I ate snacks of dried squid and other seafood. I then had the 8% beer. As long as they are not too dark, I usually like these beers. They have a light touch of malt-ish flavour which disturbs my taste buds a little, until I get used to it, but it is not so strong that I cannot drink it, which is what happens with a stout. However, I know it's always a dangerous proposition. I don't know why, but 8% in a beer is too much for me, whereas 11% or 13% in a wine is not and nor is the 40% in a Pernod. It was going to be a woozy afternoon.

I asked the best place for ramen and was told on the corner, but it was the tail-end of the tourist season and they had finished lunch for the day. The brewery, too, had just me as their only patron. But there were tourists about. A huge group of Chinese tourists had hired all of the low slung tricycle kind of bikes available, which could all join up, and join up they did. They cycled past me, down the road, towards the park, high-fiving the rental guy as they passed him, fifty of them, all joined together. One of the more bizarre sights of my holiday.

I had intended to go to Hakodate to seek out the amazing ramen that I had had at the markets the morning of my trip up to Sapporo, and I wanted to check out the beer hall which also featured any number of local, smaller beers. So, considering I could not get local ramen, off I went. I asked the woman in the Onuma brewery what the local speciality was. She wasn't sure, but then she said Jingis Khan, or Genghis Khan, which is a lamb dish, borne in Hokkaido, served in a dish which resembles an upturned Mongolian hat. I'm not a big meat eater, so I passed it up.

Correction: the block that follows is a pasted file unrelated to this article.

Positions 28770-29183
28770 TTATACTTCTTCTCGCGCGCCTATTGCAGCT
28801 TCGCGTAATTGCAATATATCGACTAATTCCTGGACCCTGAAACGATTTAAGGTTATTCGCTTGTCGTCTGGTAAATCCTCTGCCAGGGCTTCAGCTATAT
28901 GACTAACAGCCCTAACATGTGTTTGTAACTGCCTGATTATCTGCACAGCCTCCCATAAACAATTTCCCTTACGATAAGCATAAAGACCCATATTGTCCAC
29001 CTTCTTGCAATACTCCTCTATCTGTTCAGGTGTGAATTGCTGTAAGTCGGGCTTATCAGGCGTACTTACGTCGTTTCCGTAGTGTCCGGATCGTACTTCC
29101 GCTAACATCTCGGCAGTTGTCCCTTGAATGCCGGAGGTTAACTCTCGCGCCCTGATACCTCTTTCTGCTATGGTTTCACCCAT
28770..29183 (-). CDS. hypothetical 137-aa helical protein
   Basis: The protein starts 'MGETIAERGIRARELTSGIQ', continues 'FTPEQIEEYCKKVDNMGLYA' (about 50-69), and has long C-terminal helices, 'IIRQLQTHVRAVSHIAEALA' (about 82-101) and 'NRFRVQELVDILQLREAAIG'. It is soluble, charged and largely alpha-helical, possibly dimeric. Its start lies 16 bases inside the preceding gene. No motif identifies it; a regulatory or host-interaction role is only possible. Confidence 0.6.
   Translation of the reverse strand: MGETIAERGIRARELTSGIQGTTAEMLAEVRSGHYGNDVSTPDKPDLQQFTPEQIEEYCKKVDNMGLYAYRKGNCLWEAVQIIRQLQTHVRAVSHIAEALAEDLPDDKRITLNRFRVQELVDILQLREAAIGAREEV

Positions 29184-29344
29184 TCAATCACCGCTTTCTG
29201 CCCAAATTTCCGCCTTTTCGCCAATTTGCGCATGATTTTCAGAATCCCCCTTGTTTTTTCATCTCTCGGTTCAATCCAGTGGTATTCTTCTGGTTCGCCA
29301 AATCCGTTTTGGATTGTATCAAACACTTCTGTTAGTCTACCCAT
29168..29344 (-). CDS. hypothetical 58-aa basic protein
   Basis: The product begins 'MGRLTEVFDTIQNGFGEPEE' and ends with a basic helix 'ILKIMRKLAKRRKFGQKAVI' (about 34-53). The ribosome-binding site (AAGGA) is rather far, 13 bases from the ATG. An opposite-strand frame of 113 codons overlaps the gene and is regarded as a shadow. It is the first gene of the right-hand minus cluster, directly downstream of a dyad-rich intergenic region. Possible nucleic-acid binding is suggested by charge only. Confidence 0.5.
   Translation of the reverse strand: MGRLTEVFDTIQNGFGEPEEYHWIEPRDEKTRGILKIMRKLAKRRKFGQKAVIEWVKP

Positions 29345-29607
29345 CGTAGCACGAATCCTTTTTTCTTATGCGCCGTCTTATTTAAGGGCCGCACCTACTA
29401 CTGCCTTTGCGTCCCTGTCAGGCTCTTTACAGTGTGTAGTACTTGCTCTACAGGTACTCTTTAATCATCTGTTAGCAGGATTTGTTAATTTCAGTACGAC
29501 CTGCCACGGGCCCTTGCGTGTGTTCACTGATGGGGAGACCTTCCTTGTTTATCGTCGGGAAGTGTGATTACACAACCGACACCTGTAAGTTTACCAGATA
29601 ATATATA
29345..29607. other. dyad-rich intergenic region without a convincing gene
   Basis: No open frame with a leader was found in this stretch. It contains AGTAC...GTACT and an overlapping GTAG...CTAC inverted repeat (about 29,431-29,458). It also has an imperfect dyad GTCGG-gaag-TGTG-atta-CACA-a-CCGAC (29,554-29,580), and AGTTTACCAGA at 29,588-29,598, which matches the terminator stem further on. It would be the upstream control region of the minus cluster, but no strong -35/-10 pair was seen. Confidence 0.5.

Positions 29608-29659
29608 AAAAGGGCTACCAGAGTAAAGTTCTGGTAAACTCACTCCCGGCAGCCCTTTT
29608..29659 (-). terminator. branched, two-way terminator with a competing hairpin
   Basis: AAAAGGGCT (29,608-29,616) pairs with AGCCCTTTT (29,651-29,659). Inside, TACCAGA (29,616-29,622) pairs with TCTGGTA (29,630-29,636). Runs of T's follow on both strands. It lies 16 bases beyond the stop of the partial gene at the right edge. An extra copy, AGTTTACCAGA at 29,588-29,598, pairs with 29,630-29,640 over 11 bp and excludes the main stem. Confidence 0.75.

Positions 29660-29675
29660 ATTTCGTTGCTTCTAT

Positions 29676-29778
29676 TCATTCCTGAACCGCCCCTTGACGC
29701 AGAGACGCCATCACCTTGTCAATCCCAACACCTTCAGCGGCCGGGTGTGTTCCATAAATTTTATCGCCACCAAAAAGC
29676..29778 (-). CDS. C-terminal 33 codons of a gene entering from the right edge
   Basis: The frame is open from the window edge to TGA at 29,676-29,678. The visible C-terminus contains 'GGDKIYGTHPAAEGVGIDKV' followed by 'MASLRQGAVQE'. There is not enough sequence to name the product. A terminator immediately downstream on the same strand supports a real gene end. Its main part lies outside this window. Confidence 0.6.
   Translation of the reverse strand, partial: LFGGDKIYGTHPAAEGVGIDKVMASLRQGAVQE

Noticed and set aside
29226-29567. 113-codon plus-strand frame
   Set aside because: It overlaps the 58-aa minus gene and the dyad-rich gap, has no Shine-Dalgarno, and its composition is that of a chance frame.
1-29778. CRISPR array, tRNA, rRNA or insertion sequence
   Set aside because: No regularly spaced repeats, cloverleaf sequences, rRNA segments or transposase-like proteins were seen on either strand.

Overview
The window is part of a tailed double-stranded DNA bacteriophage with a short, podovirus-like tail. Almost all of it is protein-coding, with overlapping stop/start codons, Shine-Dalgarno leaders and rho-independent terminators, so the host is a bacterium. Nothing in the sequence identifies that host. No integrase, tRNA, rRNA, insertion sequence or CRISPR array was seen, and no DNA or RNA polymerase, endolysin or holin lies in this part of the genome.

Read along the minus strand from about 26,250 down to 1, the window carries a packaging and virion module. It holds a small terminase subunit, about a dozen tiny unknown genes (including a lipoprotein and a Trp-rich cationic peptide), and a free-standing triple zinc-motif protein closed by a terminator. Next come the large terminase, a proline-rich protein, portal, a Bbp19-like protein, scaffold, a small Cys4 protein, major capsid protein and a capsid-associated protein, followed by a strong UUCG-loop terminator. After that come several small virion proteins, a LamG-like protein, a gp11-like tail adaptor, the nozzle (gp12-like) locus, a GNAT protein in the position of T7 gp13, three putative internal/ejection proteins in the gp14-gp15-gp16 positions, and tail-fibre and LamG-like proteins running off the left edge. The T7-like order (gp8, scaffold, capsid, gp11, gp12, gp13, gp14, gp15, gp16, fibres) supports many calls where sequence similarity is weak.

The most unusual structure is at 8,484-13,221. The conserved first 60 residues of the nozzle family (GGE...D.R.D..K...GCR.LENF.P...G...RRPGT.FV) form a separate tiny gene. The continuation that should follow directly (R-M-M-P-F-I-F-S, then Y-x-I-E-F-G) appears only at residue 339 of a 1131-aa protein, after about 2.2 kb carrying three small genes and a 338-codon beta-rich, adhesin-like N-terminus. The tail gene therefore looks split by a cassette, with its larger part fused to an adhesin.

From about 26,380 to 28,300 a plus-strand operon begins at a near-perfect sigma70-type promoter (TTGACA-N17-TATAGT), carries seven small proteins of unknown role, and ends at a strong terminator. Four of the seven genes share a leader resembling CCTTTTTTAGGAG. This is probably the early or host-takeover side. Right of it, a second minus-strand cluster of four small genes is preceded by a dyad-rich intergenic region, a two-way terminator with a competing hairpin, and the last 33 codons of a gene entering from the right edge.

Onuma Lake Station (Onumakoen station)

The lake from the train

It was easy to find the ramen shop, and though it was nearing two or three, they were still open, even though I know they would have been open very early that morning, too. I don't know what their hours of business were. It was just a walk-in off the street place, which also had a table and chairs on the sidewalk. It could fit about twenty at the most. If they were a husband and wife team, it was the husband who did the cooking. He was eating lunch, but he stopped to serve me same ramen dish that I had ordered before. Full of crab, prawns and scallops. Yum. When I wandered past later I saw some more foreigners in there. I was slightly disappointed as I thought I'd wandered across an authentic 'local' place, but that's not to say that they hadn't too. The ramen shop was and is in a tourist area, so really, who am I kidding? All below ¥1000 too. That is the good thing about tourist spots in Japan. You can still always find somewhere good and cheap and of value to eat. Usually.

The owners, or workers, remembered me. It was fun to have a little chat with them.

Snail thingy

Hakodate is famous for its seafood

Hakodate clams

Weighing up whether to come into town or not is a bit of a concern, as I was still taking local trains and there could be an hour and a half between them. Even the faster trains didn't necessarily stop at Onuma or Onuma Koen (where I had left my bike), and definitely not at Ikadaen (the station closest to the youth hostel). So, a trip into town had to have some kind of purpose. I was pleased to get the ramen as the next venture was to the beer hall where I was hoping to sample some more of the produce of the micro-breweries of the area.

It was getting cold, rainy and approaching the latter part of the day. Four-thirty or so. Anything I wanted to do I had to fill into the next half hour to hour. The train, of course, was not available until about half past five.